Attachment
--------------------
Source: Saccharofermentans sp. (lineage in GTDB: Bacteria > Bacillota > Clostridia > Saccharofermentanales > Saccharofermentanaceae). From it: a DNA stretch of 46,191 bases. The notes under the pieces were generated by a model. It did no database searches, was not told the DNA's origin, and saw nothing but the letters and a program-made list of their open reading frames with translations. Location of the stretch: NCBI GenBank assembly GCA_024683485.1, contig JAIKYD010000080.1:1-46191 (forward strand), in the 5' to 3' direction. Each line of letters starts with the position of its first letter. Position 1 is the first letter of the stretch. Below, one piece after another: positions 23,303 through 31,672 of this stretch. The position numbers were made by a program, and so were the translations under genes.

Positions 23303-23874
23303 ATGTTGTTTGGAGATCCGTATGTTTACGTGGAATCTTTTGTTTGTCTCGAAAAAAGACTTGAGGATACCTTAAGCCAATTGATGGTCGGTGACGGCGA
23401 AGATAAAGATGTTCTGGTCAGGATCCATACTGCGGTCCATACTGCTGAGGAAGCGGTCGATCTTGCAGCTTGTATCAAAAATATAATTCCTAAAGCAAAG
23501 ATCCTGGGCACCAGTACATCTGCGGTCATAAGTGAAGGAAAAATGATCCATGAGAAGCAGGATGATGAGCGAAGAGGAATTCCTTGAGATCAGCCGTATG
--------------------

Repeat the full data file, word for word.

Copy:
Source: Saccharofermentans sp. (lineage in GTDB: Bacteria > Bacillota > Clostridia > Saccharofermentanales > Saccharofermentanaceae). From it: a DNA stretch of 46,191 bases. The notes under the pieces were generated by a model. It did no database searches, was not told the DNA's origin, and saw nothing but the letters and a program-made list of their open reading frames with translations. Location of the stretch: NCBI GenBank assembly GCA_024683485.1, contig JAIKYD010000080.1:1-46191 (forward strand), in the 5' to 3' direction. Each line of letters starts with the position of its first letter. Position 1 is the first letter of the stretch. Below, one piece after another: positions 23,303 through 31,672 of this stretch. The position numbers were made by a program, and so were the translations under genes.

Positions 23303-23874
23303 ATGTTGTTTGGAGATCCGTATGTTTACGTGGAATCTTTTGTTTGTCTCGAAAAAAGACTTGAGGATACCTTAAGCCAATTGATGGTCGGTGACGGCGA
23401 AGATAAAGATGTTCTGGTCAGGATCCATACTGCGGTCCATACTGCTGAGGAAGCGGTCGATCTTGCAGCTTGTATCAAAAATATAATTCCTAAAGCAAAG
23501 ATCCTGGGCACCAGTACATCTGCGGTCATAAGTGAAGGAAAAATGATCCATGAGAAGCAGGATGATGAGCGAAGAGGAATTCCTTGAGATCAGCCGTATG